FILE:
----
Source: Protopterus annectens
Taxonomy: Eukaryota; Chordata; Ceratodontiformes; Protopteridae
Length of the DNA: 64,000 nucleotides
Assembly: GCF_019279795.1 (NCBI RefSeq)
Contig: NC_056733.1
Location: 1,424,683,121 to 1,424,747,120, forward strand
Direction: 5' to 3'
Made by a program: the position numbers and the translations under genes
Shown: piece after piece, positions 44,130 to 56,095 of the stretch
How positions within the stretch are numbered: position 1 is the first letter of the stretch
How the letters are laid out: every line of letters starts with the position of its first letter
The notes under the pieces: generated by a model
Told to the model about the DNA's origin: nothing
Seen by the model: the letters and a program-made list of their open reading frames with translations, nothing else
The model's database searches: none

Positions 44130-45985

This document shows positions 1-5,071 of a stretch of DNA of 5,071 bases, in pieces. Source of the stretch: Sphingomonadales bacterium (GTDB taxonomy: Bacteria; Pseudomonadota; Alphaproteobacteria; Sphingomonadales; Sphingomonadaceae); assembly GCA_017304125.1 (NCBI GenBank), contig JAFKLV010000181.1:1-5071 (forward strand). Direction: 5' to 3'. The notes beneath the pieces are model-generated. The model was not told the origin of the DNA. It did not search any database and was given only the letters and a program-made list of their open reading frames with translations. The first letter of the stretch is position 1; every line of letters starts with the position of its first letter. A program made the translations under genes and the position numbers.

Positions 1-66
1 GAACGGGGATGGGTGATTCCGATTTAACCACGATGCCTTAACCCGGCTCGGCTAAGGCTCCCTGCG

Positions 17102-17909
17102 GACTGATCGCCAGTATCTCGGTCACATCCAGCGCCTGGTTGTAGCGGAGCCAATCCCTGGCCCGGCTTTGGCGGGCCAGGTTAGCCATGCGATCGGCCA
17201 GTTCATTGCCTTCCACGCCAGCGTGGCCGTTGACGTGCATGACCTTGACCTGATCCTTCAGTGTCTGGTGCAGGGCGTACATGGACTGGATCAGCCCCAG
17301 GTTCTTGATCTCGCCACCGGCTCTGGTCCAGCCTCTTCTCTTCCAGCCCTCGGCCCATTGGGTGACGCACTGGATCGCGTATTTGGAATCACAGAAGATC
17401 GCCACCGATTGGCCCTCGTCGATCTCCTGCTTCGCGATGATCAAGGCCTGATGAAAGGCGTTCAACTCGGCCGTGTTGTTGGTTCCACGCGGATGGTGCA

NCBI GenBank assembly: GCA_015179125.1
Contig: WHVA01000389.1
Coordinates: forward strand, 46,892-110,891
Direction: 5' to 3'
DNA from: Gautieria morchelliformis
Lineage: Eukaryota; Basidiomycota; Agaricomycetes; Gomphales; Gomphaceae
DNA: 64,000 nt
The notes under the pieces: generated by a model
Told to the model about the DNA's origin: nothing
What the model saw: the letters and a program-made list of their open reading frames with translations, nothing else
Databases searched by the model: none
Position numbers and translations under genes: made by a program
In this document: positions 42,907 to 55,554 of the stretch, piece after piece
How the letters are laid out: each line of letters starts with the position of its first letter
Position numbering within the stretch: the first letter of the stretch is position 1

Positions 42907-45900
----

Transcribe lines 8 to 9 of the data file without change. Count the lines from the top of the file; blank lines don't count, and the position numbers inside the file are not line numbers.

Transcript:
Made by a program: the position numbers and the translations under genes
Shown: piece after piece, positions 44,130 to 56,095 of the stretch